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Mobile blurs shopping gender stereotypes
Mobile is changing the way consumers shop and, according to new global research released by Kantar Media, the technology is blurring gender shopping stereotypes.
According to Kantar Media's Global TGI (target group index), men are more likely to shop via a mobile device than women, both in developed and emerging markets.
Anyone who has had to suffer dragging a guy around the mall may appreciate that mobile is probably the ideal shopping environment for store-phobic men - no queues, no crowds, no parking issues, no cheerful yet annoying store staff, no waiting outside female changing rooms looking 'lost'.
The survey found that 15.9% of male respondents in the US said they were interested in using their phone to make purchases, compared to 13.3% of women. Across the pond in the US, those figures were 12% and 10.3% respectively.
In countries around the globe results were similar including Australia (men 9.5%; women 9.2%), Germany (men 5%; women 1.9%), South Africa (men 4.7%; women 2.5%), Saudi Arabia (men 3.3%; women 2.5%), Colombia (men 2.5%; women 1.3%), Brazil (men 2.3%; women 1.7%), France (men 2.2%; women 1.7%) and Mexico (men 0.9%; women 0.6%).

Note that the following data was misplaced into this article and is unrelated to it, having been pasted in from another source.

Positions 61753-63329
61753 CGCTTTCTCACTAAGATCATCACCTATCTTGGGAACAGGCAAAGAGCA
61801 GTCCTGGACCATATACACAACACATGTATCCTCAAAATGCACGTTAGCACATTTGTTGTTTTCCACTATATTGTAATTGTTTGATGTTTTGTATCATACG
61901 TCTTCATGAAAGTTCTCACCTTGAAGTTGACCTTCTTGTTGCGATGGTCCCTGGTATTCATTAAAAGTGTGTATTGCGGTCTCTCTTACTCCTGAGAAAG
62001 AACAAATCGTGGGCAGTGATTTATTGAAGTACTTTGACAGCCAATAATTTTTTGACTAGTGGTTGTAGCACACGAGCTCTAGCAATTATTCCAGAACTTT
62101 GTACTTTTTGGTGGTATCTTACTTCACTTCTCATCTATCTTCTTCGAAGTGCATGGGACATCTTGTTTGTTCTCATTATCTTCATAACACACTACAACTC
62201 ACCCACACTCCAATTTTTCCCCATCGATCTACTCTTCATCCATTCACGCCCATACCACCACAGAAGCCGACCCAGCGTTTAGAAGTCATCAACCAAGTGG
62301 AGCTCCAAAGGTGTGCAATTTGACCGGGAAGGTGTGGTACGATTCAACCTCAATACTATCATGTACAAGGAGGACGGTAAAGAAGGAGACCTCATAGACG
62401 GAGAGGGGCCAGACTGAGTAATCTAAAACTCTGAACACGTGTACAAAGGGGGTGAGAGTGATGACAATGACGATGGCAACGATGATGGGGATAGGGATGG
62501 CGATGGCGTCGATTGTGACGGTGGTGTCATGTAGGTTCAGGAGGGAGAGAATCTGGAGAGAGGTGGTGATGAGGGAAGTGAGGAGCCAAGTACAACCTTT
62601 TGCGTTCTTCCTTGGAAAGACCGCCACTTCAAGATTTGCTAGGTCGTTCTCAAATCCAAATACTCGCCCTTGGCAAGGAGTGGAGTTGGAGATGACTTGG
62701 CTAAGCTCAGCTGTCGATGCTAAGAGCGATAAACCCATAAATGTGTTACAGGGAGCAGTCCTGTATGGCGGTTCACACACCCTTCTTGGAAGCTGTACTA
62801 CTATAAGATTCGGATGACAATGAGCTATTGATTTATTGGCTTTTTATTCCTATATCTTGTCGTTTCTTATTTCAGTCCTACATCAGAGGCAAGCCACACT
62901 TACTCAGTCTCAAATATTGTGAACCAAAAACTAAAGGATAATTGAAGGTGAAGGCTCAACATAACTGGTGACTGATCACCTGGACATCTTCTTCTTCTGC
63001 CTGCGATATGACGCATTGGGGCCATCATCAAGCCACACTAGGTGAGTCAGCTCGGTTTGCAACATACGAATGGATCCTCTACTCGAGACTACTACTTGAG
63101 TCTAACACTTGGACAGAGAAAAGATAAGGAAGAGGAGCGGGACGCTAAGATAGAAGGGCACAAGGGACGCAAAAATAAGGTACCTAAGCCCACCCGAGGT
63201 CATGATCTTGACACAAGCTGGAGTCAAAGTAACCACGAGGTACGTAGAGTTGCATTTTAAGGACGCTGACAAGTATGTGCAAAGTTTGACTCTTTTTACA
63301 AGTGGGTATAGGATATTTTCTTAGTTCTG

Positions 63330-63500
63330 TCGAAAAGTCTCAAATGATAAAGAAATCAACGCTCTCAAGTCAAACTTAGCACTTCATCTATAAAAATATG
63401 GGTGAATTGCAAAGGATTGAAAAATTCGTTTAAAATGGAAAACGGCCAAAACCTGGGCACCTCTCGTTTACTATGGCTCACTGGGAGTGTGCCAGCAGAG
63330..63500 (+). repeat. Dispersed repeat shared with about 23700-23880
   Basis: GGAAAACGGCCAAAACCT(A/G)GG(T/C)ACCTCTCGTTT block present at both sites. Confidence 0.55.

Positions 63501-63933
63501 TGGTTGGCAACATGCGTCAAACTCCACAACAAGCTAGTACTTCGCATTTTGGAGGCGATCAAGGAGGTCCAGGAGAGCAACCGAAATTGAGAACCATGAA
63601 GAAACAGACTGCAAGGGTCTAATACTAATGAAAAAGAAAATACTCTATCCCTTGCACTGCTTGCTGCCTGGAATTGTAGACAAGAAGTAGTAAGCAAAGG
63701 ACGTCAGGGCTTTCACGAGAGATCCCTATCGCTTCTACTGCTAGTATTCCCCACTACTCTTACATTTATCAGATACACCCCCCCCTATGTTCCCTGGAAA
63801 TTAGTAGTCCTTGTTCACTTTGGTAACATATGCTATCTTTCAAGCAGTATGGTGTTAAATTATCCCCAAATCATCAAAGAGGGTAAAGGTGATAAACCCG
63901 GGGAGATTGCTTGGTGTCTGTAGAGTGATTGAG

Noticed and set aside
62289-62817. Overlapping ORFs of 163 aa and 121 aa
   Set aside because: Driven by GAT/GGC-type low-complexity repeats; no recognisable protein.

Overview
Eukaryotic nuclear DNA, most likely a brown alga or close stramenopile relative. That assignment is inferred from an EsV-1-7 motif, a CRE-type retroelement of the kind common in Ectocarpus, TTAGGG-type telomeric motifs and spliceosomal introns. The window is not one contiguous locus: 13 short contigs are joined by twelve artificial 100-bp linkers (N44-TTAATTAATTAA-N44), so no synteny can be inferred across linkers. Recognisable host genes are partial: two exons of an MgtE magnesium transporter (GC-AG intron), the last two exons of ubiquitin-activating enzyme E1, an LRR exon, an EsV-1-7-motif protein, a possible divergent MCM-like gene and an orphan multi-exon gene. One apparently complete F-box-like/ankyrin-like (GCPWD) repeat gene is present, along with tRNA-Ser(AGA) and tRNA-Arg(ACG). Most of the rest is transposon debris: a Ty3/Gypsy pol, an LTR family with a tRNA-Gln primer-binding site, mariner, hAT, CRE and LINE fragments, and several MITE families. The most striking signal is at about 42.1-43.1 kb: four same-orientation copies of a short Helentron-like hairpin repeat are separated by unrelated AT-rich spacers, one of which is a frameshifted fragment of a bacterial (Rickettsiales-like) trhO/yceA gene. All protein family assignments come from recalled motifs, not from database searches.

Another interesting finding was the propensity of mobile shoppers to make impulse purchases compared with shoppers overall. In France, 13% of mobile shoppers said they spend money impulsively, compared to 6% of the general population, and in Brazil 36% of mobile shoppers buy products on impulse compared with 29% of shoppers in general.
"Retail is being revolutionized by the smartphone, and the resulting shopping apps and mobile websites," says Polly Christie, senior global account manager at Kantar Media Global TGI. "It is now quick and easy to shop and compare products and prices anywhere, whether out shopping or from the comfort of the sofa. Consumers are firmly in the driving seat and retailers need to use renewed insight and analysis to ensure their offering is truly customer-focused."
Image via Shutterstock
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